How Beautiful We Were
by Mbue, Imbolo






"'We should have known the end was near.' So begins Imbolo Mbue's exquisite and devastating novel 'How Beautiful We Were.' Set in the fictional African village of Kosawa, it tells the story of a people living in fear amidst environmental degradation wrought by a large and powerful American oil company. Pipeline spills have rendered farmlands infertile. Children are dying from drinking toxic water. Promises of clean up and financial reparations to the villagers are made-and ignored. The country's government, led by a corrupt, brazen dictator, exists to serve its own interest. Left with few choices, the people of Kosawa decide to fight the American corporation. Doing so will come at a steep price. Told through multiple perspectives and centered around a fierce young girl named Thula who grows up to become a revolutionary, Joy of the Oppressed is a masterful exploration of what happens when the reckless drive for profit, coupled with the ghosts of colonialism, comes up against one village's quest for justice-and a young woman's willingness to sacrifice everything for the sake of her people's freedom"-





Imbolo Mbue is the author of the New York Times bestseller Behold the Dreamers, which won the PEN/Faulkner Award for Fiction and the Blue Metropolis Words to Change Prize and was an Oprah&;s Book Club selection. Named a notable book of the year by The New York Times and The Washington Post and a best book of the year by close to a dozen publications, the novel has been translated into eleven languages, adapted into an opera and a stage play, and optioned for a movie. A native of Limbe, Cameroon, and a graduate of Rutgers and Columbia Universities, Mbue lives in New York City.





Deep in Africa, the village of Kosawa bears the curse of oil. The oldest among the residents remember when the scent of the village became the smell of crude. The drumbeat of capitalism, as personified by an American oil company, has steadily contaminated the region's natural resources to the point where the children are falling sick and dying. Mbue (Behold the Dreamers, 2016) paints a gripping and nuanced picture of resistance as the town takes on Big Oil through successive generations of its promising citizens. Thula, a young woman who has witnessed nothing but the steady environmental degradation of her village throughout her young life, spearheads the later versions of the fight for justice. The book's narrative device, a chorus of voices, sometimes stalls the linear march of the story as each narrator tells a similar tale of difficult circumstances, barely pushing the plot forward. This reflectiveness emphasizes the universal ring to the villagers' epic battle, and the outcomes are tragically familiar. Mbue's novel offers proof that capitalism is just colonialism masquerading as a different avatar. Copyright 2020 Booklist Reviews.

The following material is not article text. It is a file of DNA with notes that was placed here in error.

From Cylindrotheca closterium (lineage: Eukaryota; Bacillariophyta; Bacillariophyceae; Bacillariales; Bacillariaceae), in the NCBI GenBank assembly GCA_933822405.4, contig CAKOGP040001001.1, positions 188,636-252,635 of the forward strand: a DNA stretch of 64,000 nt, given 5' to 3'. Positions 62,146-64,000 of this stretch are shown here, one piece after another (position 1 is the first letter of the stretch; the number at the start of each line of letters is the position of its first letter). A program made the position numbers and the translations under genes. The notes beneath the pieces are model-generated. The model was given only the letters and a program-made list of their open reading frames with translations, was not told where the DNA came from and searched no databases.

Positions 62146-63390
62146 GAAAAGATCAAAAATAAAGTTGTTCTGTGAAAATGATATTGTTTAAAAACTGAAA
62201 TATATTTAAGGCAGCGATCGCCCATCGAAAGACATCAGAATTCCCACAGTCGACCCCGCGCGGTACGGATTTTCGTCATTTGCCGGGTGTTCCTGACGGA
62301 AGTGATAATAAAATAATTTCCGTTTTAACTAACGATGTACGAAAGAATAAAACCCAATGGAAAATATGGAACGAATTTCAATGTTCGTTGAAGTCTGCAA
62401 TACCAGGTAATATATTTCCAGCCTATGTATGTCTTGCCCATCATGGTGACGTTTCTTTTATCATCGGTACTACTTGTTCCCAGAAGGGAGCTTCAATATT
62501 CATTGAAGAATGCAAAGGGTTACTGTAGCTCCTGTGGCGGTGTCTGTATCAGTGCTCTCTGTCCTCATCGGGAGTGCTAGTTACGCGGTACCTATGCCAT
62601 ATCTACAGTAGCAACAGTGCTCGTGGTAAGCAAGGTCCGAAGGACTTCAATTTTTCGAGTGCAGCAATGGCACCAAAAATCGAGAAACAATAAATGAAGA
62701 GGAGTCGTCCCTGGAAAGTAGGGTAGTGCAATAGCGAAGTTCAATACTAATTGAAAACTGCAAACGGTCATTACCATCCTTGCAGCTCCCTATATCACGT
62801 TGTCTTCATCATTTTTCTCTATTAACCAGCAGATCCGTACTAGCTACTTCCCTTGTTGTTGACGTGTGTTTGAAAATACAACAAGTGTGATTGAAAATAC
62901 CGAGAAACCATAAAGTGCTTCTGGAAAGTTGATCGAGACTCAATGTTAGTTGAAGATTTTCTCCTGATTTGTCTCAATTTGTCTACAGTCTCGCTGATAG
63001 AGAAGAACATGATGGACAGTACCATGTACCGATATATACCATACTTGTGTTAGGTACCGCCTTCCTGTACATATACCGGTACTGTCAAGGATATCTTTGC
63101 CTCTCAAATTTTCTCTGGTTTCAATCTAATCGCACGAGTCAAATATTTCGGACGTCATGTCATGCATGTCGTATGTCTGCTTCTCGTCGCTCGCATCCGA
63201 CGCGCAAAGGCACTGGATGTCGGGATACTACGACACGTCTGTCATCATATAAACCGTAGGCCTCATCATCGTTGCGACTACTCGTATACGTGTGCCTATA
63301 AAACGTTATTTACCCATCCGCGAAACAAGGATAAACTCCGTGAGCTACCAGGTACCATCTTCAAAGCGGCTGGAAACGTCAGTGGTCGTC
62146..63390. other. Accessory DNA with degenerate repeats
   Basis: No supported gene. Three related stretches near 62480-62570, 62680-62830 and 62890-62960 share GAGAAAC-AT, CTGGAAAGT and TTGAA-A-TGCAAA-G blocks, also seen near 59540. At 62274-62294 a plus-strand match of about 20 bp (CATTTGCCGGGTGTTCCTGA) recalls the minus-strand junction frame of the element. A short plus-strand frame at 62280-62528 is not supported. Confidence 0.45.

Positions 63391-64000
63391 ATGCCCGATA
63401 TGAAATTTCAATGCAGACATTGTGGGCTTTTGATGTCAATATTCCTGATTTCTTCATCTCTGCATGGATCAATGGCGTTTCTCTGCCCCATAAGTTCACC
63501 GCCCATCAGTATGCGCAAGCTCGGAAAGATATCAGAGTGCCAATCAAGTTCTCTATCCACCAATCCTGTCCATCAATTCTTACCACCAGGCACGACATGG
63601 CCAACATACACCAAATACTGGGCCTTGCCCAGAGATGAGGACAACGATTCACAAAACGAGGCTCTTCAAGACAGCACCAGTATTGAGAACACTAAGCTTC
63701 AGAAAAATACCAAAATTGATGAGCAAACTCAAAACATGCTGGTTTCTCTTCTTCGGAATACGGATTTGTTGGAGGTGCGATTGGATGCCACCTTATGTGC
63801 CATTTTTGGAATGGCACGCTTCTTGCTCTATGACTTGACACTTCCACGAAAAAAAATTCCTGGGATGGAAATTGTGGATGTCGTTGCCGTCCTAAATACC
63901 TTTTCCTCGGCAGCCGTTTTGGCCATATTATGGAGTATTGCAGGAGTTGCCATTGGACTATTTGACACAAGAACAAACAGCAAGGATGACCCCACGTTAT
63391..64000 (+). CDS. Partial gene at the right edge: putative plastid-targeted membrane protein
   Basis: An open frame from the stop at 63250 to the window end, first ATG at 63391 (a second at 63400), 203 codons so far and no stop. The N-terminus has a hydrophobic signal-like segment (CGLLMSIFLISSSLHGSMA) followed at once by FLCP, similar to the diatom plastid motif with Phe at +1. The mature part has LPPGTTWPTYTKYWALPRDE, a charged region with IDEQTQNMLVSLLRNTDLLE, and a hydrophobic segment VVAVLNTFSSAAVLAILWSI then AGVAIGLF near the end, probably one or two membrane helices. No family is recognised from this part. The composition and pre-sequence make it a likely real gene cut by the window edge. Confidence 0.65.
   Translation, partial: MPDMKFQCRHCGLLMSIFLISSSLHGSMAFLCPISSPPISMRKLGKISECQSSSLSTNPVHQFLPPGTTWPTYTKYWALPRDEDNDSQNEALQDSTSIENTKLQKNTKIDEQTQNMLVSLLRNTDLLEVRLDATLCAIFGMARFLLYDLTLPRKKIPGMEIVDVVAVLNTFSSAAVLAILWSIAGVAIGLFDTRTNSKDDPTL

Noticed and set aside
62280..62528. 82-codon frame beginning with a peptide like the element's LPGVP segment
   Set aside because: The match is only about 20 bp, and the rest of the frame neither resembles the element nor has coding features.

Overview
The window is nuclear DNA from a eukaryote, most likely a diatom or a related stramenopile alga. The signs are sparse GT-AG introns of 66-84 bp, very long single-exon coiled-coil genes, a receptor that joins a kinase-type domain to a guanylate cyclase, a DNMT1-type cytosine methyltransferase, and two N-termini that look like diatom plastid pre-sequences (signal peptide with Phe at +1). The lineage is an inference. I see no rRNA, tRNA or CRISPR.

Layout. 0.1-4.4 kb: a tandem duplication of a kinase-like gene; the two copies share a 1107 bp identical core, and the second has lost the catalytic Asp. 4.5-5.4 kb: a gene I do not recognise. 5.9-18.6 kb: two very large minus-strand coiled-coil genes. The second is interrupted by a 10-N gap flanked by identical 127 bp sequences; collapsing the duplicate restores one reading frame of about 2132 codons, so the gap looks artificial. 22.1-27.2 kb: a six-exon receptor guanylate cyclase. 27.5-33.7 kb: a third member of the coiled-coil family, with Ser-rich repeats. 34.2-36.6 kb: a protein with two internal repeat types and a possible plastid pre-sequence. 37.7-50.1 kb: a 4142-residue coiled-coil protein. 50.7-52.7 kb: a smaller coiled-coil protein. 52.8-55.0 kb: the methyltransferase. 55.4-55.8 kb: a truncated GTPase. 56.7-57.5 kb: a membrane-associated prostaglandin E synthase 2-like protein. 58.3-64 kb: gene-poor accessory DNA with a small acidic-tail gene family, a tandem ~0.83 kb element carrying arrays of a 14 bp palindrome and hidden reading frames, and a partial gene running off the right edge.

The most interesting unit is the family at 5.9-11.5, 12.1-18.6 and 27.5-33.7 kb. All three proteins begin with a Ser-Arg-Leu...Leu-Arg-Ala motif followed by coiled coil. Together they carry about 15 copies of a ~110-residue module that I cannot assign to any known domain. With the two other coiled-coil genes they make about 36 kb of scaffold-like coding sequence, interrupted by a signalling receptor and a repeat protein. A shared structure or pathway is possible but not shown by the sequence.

The author of the award-winning debut Behold the Dreamers (2016) follows up with a decades-spanning account of environmental calamity and its reverberating, often violent impact on a fictional African village. The year 1980 finds Pexton, an American oil giant, in the midst of a yearslong project that by slow degrees is choking the life out of Kosawa, many of whose villagers have already perished "from the poison in the water and the poison in the air and the poisoned food growing from the land that lost its purity the day Pexton came drilling." Whatever efforts the villagers make to seek relief or repairs have been met with relative indifference by the company and brutal reprisals from their nation's dictatorship. But in October of that year, a Pexton delegation that had come to Kosawa to placate its desperate citizenry is taken captive by the village madman, Konga, whose reckless gesture is joined by others who believe their dire circumstances leave them no choice but to fight back. So begins a long, valiant, and costly struggle between this tiny farm village and the seemingly overpowering forces both within and outside its country poised to curtail or ignore its grievances. Mbue tells her story from several perspectives and displays deep and detailed empathy toward men and women of various ages, however they may feel about the bloodshed, imprisonment, thwarted hopes, and pervasive fear that dominate the village for the remaining years of the 20th century. At some point, the concerns of these and other villagers coalesce around Thula, an avid and intelligent 10-year-old girl when the Pexton spokesmen are kidnapped, who later goes to America to become educated about the wider world, though she vows to return to Kosawa someday. When she does, she is intent on setting in motion a plan to "bring down" the country's despotic regime. Meanwhile, the land becomes less habitable, Pexton's promises of reparations come to little, and Thula's patience with legal remedies erodes further. Among the many virtues of Mbue's novel is the way it uses an ecological nightmare to frame a vivid and stirring picture of human beings' asserting their value to the world, wheth e r the world cares about them or not. A fierce, up-to-the-minute novel that makes you sad enough to grieve and angry enough to fight back. Copyright Kirkus 2020 Kirkus/BPI Communications. All rights reserved.






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